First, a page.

Kahneman describes part of what takes place in our minds when the endowment effect is at work, “the shoes the merchant sells you and the money you spend from your budget for shoes are held for exchange. They are intended to be traded for other goods. Other goods, such as wine and Super Bowl tickets, are held for use to be consumed or otherwise enjoyed. Your leisure time and the standard of living that your income supports are also not intended for sale or exchange.”

 

The random mug or candy bar were not seen as objective items intended to be traded or bartered in exchange for something that we actually want. They were viewed as a windfall over the status quo, and thus their inherent value to the individual was greater than the actual value of the object. Kahneman suggests that this is why so few students traded candy for mugs, and why mug sellers asked far more than what mug buyers wanted to pay in his experiments. The endowment effect is another example of how our emotional valence and narrative surrounding an otherwise objectively unimportant object can shape our behaviors in ways that can seem irrational. Next spring when you are trying to de-clutter your house, remember this post and the endowment effect. Remember that you are imbuing objects with value simply because you happen to own it, and remember that you would only pay half price for it if it was actually offered to you for purchase now. Hopefully that helps you minimalize the number of mugs you own and declutter some of your cabinets.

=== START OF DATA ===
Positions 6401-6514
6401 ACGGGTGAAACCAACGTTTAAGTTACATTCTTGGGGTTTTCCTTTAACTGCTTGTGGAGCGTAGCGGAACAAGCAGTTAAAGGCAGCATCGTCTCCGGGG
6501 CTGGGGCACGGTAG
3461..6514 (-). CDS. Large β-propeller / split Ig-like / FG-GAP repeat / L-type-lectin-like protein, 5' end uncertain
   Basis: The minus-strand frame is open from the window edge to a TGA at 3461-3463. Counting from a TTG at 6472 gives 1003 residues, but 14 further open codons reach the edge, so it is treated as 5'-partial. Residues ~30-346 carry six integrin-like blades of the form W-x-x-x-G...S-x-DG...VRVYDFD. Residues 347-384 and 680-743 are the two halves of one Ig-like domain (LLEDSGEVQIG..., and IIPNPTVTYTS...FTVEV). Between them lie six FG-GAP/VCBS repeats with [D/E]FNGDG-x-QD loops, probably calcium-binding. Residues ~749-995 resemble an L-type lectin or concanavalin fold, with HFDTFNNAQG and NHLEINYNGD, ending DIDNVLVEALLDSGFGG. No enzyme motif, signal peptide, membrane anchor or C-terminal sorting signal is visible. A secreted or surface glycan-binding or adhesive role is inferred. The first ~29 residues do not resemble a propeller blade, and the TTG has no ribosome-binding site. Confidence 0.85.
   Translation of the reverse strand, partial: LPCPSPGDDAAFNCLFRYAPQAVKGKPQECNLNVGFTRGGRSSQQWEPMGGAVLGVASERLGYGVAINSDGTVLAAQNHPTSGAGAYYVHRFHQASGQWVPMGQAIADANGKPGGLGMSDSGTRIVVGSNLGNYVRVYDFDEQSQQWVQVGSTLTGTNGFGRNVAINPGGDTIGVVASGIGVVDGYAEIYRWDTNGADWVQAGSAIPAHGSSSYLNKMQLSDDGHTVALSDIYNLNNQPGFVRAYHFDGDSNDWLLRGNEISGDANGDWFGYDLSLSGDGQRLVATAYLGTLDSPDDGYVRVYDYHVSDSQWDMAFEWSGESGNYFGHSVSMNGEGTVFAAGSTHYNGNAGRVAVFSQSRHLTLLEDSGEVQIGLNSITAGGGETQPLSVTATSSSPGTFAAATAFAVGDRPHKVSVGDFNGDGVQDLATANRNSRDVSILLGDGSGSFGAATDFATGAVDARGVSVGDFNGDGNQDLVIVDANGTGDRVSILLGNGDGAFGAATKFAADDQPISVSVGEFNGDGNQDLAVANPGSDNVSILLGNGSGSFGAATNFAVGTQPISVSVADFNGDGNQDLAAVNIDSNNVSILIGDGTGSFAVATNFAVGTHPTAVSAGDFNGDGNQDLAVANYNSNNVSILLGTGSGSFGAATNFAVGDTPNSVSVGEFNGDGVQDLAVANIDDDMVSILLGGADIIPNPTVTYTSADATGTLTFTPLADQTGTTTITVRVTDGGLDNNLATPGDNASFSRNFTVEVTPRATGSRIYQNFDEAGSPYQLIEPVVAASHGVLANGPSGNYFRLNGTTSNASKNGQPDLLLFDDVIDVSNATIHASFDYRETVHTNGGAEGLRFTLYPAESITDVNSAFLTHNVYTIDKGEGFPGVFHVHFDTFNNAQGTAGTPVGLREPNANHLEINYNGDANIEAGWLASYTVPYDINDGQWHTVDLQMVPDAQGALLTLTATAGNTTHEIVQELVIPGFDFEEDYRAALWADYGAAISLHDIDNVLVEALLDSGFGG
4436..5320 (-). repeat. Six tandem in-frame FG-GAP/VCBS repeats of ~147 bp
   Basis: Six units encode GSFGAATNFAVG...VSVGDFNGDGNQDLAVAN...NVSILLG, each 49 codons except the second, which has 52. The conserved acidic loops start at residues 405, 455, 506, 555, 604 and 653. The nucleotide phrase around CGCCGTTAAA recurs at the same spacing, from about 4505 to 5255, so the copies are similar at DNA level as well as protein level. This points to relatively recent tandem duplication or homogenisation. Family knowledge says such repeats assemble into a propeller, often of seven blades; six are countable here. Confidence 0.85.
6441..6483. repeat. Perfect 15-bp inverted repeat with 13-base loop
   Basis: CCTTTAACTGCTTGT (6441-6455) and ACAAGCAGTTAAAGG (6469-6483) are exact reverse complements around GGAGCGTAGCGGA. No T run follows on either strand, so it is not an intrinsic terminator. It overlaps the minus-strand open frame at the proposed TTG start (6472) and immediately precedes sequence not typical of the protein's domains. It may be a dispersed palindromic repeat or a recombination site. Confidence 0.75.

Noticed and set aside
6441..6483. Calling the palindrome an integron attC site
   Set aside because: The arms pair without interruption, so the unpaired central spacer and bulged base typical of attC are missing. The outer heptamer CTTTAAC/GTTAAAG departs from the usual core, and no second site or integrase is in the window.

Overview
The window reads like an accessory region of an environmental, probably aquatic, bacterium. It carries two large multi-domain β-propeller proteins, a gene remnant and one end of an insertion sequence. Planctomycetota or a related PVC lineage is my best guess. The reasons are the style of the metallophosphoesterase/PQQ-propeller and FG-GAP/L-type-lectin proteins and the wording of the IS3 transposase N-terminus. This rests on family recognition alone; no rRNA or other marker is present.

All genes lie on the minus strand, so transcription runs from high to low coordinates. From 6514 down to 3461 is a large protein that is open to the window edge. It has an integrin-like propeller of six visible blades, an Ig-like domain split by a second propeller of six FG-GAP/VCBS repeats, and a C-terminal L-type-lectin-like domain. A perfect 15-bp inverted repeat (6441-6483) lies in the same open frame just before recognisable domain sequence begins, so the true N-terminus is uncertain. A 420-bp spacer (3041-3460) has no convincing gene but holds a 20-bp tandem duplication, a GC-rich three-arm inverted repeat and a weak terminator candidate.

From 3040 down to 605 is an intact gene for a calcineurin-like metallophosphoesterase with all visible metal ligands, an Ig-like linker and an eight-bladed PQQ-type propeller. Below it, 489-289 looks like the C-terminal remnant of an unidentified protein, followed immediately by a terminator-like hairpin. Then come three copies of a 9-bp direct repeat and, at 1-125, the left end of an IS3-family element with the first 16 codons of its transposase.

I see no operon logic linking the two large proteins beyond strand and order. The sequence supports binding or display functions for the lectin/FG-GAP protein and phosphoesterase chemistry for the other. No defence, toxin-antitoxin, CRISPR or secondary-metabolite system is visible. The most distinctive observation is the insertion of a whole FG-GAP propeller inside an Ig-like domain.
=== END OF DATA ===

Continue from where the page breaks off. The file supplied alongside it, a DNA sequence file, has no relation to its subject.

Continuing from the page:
Revealed Preference

Revealed Preference – Insights from Government, Healthcare, and Sports

I have written in the past about government budgets as seen through the eyes of people who have studied government and political science. The budget serves as a written calculation that enumerates the government’s priorities. In economics terms, we might call this revealed preference, where the government puts a dollar figure down next to the things that candidates and political leaders said was important. The dollar figure they put next to an educational program, a defense program, or towards a new Veteran’s Administration Hospital reveals just how much they actually care about that thing. If we elect a whole set of candidates who promised to improve our local school buildings, but then budget only a tiny new amount of money toward school maintenance while offering a big tax break to financial institutions, their real preferences have been revealed, and they didn’t match what was in their campaign message.

 

I wanted to present a detailed example of government budgeting and revealed preference to set up an observation that comes from Dave Chase in his book The Opioid Crisis Wake-Up Call: Health Care is Stealing the American Dream. Here’s How We Take it Back. Chase was working in the healthcare industry as a revenue cycle consultant, what he describes as someone who helps hospitals with, “generating as a big a bill possible, getting it out as fast as possible, and getting paid as quickly as possible.” After the loss of a close friend, whose encounter with the healthcare system at a young age was incredibly financially costly, Chase saw behind the hospital curtain, and was shaken by the revealed preferences that he uncovered.